The US Supreme Court has affirmed a decision by the Federal Circuit that the sale of an invention to a customer obligated to keep the invention confidential is still considered a sale that can invalidate a patent.
Helsinn Healthcare S.A. v. Teva Pharmaceuticals USA, Inc. involved a treatment for chemotherapy-induced nausea and vomiting using the chemical palonosetron, sold by Helsinn.
Helsinn entered into agreements with another company giving the other company the right to distribute, promote, market, and sell a 0.25 mg dose of palonosetron. The agreements required that the marketing company keep confidential any proprietary information received under the agreements.
Nearly two years later, in 2003, Helsinn filed a provisional patent application covering a 0.25 mg dose of palonosetron. Over the next 10 years, Helsinn filed four patent applications that claimed priority to the 2003 date.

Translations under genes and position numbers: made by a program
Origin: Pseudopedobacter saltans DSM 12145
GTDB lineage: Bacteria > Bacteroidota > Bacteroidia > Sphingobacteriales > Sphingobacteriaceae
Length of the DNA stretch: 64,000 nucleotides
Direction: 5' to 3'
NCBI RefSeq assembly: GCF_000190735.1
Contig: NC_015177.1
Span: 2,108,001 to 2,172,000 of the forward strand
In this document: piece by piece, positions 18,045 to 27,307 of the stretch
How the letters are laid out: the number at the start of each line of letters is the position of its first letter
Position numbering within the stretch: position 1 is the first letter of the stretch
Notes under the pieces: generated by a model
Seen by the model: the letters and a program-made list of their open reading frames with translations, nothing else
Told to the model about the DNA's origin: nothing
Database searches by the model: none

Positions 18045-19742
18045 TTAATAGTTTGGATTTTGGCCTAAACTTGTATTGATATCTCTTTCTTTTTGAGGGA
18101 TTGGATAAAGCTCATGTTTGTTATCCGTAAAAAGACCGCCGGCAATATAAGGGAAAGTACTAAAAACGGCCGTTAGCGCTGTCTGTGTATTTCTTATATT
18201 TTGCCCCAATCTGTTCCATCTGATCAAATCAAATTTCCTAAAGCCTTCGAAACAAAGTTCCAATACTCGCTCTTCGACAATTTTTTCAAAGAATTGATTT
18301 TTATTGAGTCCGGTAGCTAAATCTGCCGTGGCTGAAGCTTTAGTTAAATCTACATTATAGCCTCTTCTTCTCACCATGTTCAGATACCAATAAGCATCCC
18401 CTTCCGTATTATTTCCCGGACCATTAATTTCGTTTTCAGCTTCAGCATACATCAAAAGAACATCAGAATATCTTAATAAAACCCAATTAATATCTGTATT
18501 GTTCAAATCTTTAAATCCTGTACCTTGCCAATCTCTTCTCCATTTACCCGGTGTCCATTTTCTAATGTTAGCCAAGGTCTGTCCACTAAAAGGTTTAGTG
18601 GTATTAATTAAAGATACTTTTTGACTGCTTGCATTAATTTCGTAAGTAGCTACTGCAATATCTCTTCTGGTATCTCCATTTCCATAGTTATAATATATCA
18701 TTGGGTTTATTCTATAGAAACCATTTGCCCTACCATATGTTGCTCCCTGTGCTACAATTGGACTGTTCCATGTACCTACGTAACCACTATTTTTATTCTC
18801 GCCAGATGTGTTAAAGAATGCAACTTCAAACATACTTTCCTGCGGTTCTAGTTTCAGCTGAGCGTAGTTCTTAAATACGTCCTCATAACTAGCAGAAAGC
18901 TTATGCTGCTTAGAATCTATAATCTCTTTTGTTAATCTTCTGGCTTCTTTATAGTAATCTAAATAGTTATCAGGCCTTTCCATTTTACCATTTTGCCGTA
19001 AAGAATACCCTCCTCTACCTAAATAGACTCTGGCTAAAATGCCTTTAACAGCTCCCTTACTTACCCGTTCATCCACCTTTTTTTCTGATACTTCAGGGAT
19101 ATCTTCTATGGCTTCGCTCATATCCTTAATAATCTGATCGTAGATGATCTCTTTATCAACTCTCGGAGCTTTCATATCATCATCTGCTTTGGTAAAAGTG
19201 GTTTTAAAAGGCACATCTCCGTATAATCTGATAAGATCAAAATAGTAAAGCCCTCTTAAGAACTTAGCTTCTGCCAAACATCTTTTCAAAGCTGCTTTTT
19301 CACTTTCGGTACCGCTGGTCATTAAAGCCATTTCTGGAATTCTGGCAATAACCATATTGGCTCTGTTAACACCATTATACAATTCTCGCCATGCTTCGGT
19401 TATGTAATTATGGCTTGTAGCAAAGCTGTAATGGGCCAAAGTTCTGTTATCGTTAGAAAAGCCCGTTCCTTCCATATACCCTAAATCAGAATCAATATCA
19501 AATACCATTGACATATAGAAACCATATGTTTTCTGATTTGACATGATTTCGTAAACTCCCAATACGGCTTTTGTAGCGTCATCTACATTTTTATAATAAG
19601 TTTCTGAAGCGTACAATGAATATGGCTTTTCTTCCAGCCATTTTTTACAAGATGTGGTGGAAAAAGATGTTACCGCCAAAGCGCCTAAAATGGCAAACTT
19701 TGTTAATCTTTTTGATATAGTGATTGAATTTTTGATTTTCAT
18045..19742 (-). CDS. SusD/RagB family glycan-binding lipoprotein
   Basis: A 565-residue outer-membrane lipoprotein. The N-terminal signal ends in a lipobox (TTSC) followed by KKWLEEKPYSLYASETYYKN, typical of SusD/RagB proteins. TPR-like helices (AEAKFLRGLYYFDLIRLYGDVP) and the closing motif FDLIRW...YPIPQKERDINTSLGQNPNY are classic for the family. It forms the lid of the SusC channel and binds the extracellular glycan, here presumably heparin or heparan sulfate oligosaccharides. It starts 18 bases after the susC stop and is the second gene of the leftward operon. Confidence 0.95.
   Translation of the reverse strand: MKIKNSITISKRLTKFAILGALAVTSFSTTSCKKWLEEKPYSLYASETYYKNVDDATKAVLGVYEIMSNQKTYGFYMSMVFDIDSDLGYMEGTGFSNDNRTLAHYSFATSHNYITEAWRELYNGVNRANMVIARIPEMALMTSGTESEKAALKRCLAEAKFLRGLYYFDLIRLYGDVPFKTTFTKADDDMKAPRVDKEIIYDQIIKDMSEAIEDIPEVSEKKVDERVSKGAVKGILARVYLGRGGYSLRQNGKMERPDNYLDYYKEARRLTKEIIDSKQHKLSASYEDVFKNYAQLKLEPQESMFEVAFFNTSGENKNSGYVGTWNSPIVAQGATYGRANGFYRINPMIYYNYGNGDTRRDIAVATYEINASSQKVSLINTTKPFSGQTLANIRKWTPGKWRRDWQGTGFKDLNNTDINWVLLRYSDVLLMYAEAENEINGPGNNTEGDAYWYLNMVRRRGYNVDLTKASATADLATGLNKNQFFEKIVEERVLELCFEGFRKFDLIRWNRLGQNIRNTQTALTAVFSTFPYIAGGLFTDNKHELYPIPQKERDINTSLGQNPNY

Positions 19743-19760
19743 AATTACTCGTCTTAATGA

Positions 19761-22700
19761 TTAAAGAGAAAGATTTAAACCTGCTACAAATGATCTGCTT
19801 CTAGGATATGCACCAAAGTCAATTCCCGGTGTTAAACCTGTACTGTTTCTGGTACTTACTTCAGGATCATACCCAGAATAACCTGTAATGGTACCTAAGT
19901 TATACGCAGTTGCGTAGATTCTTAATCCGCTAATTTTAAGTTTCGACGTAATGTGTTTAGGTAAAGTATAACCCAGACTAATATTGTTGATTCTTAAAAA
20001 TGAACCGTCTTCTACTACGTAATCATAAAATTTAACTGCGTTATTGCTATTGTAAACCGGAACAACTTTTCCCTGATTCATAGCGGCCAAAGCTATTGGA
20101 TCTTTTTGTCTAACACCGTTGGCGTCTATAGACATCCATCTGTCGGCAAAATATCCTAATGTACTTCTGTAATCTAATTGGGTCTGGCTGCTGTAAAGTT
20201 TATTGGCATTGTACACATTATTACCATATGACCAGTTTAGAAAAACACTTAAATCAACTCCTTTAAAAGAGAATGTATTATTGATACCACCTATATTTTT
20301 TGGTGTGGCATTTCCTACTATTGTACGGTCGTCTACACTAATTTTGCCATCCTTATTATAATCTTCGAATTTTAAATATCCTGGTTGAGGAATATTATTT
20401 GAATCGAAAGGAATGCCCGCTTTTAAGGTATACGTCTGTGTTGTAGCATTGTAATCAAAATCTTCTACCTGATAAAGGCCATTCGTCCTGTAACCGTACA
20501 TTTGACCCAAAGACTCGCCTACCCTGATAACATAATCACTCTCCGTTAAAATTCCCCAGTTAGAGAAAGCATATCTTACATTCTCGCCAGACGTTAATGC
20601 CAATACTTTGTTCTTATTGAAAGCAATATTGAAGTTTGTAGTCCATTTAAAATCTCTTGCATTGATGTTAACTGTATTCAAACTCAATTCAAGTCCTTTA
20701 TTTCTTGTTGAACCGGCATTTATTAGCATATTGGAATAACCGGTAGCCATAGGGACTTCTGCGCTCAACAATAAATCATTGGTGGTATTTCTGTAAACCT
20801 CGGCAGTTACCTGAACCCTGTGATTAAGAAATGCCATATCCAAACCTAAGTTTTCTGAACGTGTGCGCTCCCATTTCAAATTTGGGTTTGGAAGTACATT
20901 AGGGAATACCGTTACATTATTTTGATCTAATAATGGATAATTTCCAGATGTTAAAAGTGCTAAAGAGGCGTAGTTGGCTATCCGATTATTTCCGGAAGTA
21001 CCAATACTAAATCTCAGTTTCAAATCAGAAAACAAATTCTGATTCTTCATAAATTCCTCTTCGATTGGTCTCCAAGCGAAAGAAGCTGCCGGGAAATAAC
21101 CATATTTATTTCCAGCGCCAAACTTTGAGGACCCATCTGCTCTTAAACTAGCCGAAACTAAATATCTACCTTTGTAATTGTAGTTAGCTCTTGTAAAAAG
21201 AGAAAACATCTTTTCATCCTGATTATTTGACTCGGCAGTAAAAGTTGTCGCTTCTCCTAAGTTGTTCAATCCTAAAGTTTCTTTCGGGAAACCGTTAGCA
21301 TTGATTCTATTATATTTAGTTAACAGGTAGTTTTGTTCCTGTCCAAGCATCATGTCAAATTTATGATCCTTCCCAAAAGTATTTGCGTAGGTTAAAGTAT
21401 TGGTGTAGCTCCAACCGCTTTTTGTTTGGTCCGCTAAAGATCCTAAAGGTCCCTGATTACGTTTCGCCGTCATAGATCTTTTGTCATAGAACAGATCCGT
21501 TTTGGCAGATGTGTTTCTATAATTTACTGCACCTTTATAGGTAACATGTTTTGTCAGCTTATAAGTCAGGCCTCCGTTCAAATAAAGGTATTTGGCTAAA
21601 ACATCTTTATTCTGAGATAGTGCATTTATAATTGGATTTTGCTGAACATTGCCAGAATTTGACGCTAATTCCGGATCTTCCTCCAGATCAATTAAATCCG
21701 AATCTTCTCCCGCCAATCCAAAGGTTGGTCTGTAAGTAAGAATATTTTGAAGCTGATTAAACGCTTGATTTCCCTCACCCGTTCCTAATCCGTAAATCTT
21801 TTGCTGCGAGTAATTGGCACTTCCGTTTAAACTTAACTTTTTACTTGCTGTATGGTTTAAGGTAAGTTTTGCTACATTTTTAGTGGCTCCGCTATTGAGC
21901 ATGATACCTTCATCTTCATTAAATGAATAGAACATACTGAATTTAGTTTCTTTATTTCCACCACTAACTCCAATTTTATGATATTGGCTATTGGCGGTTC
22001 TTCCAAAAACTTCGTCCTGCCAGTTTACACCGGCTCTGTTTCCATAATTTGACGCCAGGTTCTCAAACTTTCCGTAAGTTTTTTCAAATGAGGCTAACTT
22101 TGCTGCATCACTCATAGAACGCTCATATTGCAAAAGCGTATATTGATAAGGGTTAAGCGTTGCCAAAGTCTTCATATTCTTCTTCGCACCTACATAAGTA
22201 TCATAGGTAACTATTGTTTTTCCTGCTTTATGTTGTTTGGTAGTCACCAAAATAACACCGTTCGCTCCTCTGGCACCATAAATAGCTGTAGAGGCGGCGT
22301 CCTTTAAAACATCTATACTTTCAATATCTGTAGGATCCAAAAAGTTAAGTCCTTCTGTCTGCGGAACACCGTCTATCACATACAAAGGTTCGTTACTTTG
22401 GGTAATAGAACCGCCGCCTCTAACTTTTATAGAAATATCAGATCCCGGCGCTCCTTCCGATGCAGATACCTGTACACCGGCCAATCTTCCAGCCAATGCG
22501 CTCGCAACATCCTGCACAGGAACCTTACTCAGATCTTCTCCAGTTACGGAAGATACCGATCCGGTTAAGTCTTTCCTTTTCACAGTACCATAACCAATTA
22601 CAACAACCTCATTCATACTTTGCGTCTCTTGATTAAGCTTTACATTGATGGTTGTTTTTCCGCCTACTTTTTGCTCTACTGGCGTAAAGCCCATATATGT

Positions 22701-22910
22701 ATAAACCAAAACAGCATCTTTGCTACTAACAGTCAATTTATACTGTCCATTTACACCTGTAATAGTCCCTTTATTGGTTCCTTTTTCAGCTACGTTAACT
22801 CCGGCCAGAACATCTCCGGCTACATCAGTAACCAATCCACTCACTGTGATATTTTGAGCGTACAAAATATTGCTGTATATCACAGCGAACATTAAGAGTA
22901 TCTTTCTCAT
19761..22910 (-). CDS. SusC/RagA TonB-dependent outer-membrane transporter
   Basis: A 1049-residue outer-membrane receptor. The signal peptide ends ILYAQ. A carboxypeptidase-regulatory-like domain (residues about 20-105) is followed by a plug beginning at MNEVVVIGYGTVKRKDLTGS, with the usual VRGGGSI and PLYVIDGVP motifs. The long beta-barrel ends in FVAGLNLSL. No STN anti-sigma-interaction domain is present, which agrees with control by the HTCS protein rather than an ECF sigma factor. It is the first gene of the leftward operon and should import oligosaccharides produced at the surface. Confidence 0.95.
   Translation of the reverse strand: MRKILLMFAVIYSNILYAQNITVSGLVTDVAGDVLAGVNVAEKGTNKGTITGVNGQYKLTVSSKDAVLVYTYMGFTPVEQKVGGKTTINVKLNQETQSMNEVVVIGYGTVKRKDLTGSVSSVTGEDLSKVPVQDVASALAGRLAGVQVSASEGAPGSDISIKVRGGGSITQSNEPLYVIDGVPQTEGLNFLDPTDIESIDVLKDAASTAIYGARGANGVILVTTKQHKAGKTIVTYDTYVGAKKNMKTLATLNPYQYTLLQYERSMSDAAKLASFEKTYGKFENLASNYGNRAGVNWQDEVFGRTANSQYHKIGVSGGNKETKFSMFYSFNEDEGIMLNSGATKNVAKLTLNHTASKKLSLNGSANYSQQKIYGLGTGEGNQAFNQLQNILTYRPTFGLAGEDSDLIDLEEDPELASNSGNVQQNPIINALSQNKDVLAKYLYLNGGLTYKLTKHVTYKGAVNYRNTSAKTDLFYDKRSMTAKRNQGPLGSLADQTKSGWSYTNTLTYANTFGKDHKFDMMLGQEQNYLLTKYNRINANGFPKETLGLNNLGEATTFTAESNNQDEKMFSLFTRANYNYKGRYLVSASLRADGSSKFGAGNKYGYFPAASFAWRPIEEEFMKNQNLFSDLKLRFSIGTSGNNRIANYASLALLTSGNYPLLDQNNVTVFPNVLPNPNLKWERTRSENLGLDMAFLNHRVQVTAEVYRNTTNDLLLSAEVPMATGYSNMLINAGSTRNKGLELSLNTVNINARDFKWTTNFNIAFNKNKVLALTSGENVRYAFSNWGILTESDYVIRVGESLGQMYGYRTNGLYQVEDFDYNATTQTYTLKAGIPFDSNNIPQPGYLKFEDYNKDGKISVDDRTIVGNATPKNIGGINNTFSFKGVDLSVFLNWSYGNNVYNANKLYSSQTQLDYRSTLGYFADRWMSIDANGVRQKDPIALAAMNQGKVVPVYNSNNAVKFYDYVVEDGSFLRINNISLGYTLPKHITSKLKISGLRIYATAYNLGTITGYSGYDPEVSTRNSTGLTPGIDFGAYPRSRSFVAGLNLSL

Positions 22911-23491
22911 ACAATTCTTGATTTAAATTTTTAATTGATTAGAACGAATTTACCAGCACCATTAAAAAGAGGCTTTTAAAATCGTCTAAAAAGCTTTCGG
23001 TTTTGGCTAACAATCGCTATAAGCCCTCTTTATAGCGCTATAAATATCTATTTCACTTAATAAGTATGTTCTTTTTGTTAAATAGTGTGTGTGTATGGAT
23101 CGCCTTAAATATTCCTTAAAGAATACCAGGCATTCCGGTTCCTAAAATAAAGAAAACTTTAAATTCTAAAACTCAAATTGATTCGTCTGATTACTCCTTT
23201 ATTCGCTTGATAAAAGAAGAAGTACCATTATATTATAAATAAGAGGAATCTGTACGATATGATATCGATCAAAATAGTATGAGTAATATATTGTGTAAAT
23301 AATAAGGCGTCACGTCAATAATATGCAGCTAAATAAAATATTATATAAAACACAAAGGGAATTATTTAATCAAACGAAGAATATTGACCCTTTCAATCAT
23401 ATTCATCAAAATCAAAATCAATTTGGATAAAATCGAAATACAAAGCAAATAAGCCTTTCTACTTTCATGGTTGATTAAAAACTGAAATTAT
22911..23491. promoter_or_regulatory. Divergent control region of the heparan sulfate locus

In 2011, Teva sought approval to market a generic 0.25 mg palonosetron product. Helsinn sued Teva for patent infringement. Teva contended that the relevant patent was invalid under the “on sale” provision of the America Invents Act (AIA).
The on-sale provision states that:
A person shall be entitled to a patent unless . . . the claimed invention was patented, described in a printed publication, or in public use, on sale, or otherwise available to the public before the effective filing date of the claimed invention.
35 U. S. C. §102(a)(1) (emphasis added).
The District Court held that the AIA’s “on sale” provision didn’t apply because the public disclosure of the agreements didn’t disclose the 0.25 mg dose. The Federal Circuit reversed, finding that the agreement was publicly disclosed, regardless of whether the details of the invention were publicly disclosed.
The Supreme Court held that a commercial sale to a third party required to keep the invention confidential may still place the invention “on sale” under §102(a).